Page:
But the businessman insisted--you have to have some economic foundation, right? How do you support yourself, rent, food, and what not?
The singer said we don't need that much to live on; Lijiang is cheap; and we have good friends. All is fine. Don't you worry, my man. We made a choice. This is our life.
The businessman was not convinced, but he gave up his Marxist lecture on superstructure and economic basis. I joked he sounded exactly like my mother.
After a while the band resumed playing. The businessman went outside and from the look of it, tried very hard to fit in, to enjoy the free-wheeling music.
Back in the room, the singer started talking about his plan of building a guest house to the two Taiwanese housewives. Yes there are gazillion guest houses in Lijiang already. But this one will be different. It will be grand, immaculate, decorated in high style by his girlfriend who's studying overseas presently. It would cost a couple of millions of renminbi, the whole thing, but the business will take off, for sure.
The singer had a pony tail, a healthily tan (not the peasant tan) and a handsome face. When he left to join his band, the two women whispered to me, "We come everyday to see him. How handsome he is!"
They asked why I was there in Lijiang. I said I was taking my last trip before going back to corporate, freedom loving and entirely anti-my-mother's-teaching as I was. I said I was going back to build some more economic basis before my next attempt at the superstructure.
Lijiang has the weird capability to bring out the cliches in people.
So I left the next morning, wondering at the same time if I'd fallen into the cliche of searching for that off-beaten track a la the Lonely Planet.
Thursday, July 19, 2007
A week ago everything was ok, over, finito; a week later for various reasons, the chains have to be pulled tighter again. Just like that.
Life in China has definitely been more interesting than back in the US, not the least because it's oo often like an arbitrary joke that I don't know how else to react, except to laugh.
What great misfortune of you having to be Chinese?!
Oh well, I am Chinese. I'm stuck with it, all of it, and there' s no running away from any of it.
To see the sick humor in a rotten situation and continue to be amused, I think, is one of the few survival skills left for the Chinese. For the game is not over, and the show must go on.
Thursday, July 12, 2007
Yesterday afternoon I sent email and sms messages to my friends, inviting them for a drink out at night. The excuse? "I'm finally officially free!"
One friend asked, "What do you mean? Did you break up with your boyfriend?"
Another wrote back also in confusion, "Didn't you just take a vacation in Yunnan from your unemployment in Beijing? How much more free do you need to be?"
The word Freedom indeed invites such easy confusion, which was probably why Freidrich Hayek carefully distinguished four common usages of liberty, or freedom, in his monumental The Constitution of Liberty:
1) "personal" freedom--the state in which a man is not subject to coercion by the arbitrary will of another or others;
2) "political" freedom--the participation of men in the choice of their government, in the process of legislation, and in the control of administration;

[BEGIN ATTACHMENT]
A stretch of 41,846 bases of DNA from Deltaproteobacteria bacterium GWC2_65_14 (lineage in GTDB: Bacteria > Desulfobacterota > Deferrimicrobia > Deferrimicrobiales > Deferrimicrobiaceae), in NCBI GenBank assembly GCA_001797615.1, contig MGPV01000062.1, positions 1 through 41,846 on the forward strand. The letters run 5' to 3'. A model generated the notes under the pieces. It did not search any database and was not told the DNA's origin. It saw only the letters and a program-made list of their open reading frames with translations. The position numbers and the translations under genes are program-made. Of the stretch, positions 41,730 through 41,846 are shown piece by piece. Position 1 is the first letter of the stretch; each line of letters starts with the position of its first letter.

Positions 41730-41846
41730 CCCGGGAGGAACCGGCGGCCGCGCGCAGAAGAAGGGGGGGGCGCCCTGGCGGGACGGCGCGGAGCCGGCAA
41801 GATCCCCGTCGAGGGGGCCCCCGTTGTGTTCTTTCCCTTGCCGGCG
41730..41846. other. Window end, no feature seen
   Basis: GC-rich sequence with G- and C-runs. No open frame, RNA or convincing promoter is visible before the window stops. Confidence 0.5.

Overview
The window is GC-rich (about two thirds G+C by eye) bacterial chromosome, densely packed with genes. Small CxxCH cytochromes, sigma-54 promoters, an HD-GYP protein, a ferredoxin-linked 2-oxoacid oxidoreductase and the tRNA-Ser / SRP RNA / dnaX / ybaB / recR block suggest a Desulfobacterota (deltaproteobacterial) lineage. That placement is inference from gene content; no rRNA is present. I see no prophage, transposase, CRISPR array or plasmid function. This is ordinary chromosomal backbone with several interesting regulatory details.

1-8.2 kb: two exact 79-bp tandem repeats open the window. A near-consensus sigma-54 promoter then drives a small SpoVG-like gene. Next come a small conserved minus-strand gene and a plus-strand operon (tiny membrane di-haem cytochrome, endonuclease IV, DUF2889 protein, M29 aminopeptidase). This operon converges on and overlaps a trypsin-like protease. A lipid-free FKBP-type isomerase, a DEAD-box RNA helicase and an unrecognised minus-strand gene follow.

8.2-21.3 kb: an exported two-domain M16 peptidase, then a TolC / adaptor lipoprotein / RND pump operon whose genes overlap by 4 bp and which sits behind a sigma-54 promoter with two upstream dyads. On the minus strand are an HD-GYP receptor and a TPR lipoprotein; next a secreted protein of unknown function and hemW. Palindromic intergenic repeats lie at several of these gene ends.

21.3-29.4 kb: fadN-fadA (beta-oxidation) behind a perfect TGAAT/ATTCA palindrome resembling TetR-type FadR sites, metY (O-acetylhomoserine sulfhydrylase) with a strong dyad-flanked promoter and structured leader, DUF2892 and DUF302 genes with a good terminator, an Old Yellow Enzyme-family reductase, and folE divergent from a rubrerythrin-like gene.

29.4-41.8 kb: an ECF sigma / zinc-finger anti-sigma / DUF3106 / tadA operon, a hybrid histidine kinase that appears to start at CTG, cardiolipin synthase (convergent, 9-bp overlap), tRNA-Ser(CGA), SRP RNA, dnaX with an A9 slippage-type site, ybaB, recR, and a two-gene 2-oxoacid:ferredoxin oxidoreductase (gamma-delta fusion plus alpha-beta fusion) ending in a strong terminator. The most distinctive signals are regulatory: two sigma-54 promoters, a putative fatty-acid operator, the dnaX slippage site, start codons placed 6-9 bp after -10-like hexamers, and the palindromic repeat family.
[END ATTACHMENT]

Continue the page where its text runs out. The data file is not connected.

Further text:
3) "inner" freedom--the extent to which a person is guided in his action not by momentary impulse or circumstance;
4) the freedom or power to satisfy our desires.
Indeed on what ground could I be celebrating my freedom?
4) I don't have the freedom to buy all the Apple products I want;
3) I still suffer from crises which, for lack of a more elegant expression, I shall call "existential";
2) Need I say more?
1) Need I say more???
Yet in the meantime, time has progressed. A year ago I was dazed by my sudden freedom from lack of Starbucks lattes, New York Times online and gym access over a long period of time. A year ago I took out the battery of my phone whenever I talked anything "sensitive" (how could I ever have believed that powered-off phones could be used as remote listening devices!). A year ago I listened to Nina Simone singing I Wish I Knew How It Would Feel To Be Free, over and over.
A year later, life is almost normal. The final official closure of my "case" and the full resumption of personal freedom feels actually anti-climatic, not so dissimilar from the day when I received my US "Green Card." I can go anywhere I want now; and, so what?
I was reminded of the unfree, in everything I read, everywhere I look. I was reminded of shackles, of the bondage even after the breaking of the shackles. Most of all, I was reminded of my bourgeois obsession with the future and my powerlessness at changing any of the present.
But I was also reminded what the cute young Kevin Bacon quoted in Footloose:
To every thing there is a season, and a time to every purpose under the heaven: A time to be born, and a time to die; a time to plant, and a time to pluck up that which is planted; A time to kill, and a time to heal; a time to break down, and a time to build up; A time to weep, and a time to laugh; a time to mourn, and a time to dance.Yes, to dance. I'm not one of those who fight to break the shackles. But I can dance. Dance with my shackles. Dance with my bondage after the shackles. Dance to pray. Dance to hope. For in dance, in the ecstasy of dance, I find the unnameable beauty which, for lack of a more elegant expression, I shall call freedom.